• If contact with a young person is lost, reasonable steps should be taken to re-establish contact, especially with those who are within the definition of Relevant Young People. It is important that a young person's wishes are respected and that attempts to maintain or re-establish contact is not perceived as harassment, but to convey an interest in their well being. Where it is not possible to establish such an understanding the Personal Adviser will have to balance the risk of alienating the young person with the need to maintain contact. The Personal Adviser should persevere with six monthly attempts to contact even if the young person remains unresponsive, while respecting the young person's right to be unresponsive. Any requests for case closure prior to 21yrs need to be agreed by Senior Area Managers;
  • Missing person's procedures should be undertaken for any young person that we believe to be missing. See Oxfordshire Safeguarding Children Board Procedures, Joint Protocol for Safeguarding Children Missing from Home or Care in Oxfordshire.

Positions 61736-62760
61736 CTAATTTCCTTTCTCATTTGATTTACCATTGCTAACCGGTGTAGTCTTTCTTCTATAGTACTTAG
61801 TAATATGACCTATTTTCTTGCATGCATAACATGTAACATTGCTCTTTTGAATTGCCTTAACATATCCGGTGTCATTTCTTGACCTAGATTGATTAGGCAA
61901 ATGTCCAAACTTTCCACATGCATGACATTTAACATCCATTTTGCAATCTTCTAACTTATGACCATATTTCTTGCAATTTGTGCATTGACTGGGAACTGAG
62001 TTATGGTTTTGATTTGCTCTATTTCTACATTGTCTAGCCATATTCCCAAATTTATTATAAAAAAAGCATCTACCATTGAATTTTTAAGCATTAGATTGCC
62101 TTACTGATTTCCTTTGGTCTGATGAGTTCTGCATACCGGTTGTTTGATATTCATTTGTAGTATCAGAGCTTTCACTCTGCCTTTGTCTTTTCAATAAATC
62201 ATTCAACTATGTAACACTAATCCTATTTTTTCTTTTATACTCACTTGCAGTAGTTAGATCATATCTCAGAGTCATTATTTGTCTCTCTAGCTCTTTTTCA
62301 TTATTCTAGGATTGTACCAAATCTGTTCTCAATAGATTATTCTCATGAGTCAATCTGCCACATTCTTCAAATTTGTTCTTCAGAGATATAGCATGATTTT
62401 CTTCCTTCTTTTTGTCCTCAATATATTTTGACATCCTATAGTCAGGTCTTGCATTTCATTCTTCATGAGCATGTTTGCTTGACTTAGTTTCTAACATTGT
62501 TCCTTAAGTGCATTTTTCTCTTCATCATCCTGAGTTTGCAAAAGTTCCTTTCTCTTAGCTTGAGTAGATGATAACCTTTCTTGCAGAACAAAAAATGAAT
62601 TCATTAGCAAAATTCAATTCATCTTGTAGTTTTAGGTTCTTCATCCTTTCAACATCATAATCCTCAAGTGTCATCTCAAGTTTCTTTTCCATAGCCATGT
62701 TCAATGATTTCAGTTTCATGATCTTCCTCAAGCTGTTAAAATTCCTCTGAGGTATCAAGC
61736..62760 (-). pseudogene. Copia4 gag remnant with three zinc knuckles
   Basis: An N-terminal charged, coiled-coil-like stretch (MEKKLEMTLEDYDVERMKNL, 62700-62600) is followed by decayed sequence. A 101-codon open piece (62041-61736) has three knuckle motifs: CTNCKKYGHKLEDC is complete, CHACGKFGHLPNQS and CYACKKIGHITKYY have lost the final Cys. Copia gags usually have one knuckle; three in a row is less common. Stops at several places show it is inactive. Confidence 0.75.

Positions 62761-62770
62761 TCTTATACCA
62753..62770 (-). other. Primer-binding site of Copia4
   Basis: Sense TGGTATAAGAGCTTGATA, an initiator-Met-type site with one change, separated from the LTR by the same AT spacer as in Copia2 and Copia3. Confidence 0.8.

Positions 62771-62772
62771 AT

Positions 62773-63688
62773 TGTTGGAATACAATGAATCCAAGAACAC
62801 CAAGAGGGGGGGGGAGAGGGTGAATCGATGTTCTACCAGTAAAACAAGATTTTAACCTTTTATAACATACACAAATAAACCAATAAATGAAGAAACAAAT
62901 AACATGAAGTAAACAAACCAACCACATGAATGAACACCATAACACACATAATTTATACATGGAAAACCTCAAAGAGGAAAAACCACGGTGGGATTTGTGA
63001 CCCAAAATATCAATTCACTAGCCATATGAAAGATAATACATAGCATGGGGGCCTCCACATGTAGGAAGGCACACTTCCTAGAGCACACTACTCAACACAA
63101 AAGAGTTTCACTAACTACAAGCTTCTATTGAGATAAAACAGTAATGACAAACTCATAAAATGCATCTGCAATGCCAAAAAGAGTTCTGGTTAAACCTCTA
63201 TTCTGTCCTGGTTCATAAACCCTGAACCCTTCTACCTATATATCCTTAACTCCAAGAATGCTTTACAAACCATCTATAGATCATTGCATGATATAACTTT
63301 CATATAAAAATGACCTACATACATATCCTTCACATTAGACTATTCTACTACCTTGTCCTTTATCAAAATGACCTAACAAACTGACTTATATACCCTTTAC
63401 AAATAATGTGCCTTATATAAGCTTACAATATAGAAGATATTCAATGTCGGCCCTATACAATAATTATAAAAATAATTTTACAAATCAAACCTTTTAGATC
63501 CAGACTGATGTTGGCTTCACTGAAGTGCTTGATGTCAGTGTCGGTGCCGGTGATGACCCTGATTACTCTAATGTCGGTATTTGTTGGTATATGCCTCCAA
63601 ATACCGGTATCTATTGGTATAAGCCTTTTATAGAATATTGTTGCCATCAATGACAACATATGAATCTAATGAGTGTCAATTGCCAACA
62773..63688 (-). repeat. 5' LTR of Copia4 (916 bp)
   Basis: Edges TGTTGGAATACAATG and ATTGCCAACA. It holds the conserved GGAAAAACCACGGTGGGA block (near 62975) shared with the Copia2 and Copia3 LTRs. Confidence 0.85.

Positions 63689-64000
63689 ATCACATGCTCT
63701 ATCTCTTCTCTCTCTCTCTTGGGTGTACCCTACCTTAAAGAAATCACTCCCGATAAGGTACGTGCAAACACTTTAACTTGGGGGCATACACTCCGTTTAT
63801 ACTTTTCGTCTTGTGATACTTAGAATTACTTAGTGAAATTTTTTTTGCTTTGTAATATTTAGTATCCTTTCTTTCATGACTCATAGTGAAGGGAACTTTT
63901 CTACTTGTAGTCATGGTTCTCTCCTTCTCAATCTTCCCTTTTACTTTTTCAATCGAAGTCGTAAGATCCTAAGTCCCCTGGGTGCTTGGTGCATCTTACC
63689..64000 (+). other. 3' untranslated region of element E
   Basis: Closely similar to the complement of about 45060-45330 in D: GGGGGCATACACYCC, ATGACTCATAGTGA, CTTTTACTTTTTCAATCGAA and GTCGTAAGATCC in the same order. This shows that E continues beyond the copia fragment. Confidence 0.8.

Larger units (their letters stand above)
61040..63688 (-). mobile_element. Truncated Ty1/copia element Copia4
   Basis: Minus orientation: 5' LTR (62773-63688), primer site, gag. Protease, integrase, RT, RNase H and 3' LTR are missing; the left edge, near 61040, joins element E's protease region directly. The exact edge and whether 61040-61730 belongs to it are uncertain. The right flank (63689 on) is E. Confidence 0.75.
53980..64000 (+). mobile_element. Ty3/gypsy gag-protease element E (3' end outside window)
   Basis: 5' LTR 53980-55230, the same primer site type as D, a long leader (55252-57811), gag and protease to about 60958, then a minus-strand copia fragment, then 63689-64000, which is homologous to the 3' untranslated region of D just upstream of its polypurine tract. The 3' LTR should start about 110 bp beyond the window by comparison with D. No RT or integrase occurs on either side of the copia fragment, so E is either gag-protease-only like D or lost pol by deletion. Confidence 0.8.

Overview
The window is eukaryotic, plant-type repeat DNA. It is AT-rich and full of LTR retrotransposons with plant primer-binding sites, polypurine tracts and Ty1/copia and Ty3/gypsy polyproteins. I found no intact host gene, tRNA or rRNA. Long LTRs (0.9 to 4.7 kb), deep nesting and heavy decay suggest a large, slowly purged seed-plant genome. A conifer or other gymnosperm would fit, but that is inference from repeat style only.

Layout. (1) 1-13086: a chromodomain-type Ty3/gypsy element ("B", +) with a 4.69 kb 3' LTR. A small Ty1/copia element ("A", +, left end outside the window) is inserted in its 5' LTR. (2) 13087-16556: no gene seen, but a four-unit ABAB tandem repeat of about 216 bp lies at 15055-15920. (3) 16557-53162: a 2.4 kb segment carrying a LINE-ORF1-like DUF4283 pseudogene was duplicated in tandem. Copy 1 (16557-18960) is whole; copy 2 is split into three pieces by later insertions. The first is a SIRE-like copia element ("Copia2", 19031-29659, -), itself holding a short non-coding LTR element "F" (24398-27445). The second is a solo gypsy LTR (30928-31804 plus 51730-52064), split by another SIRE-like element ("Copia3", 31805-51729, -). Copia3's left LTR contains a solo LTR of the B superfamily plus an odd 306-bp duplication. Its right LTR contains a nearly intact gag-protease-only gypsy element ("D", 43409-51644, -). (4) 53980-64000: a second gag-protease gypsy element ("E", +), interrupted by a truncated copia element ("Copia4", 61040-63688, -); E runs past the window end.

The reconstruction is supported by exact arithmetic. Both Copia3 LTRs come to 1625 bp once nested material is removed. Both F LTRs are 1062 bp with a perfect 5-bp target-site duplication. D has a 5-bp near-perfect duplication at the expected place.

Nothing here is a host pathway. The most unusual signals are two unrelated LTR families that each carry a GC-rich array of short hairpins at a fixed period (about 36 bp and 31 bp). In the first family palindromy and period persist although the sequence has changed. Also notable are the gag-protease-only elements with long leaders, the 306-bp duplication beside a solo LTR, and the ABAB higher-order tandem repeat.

8. Pathway Planning for Former Relevant Young Adult requesting support, 21 – 25 yrs Not in Education, Training or Employment (new duty as of 1 April 2018)

This applies to those who are 21 plus who have previously been a "Former Relevant" Young Adult. The aim is to ensure that care leavers don't feel alone whilst transitioning to adulthood however are still encouraged to become an independent adult.

Those who reach 21 yrs after the new duty commences April 2018

As the young person approaches 21 yrs, their PA will discuss with them whether they wish to continue to receive support (advice and guidance) beyond 21 yrs. Should they wish to the PA should update the Pathway plan to reflect their current needs and agreed contact. There is no statutory requirement in regard to contact as this is bespoke to the needs of the young person. This arrangement can continue as long as it is requested, or until they reach 25 yrs.

Those who are 21 – 25 yrs when the new duty commences April 2018

This duty enables care leavers to request PA support at any point after 21 yrs, up to the age of 25 yrs, even if they had previously ceased receiving support when they reached age 21. The local authority must: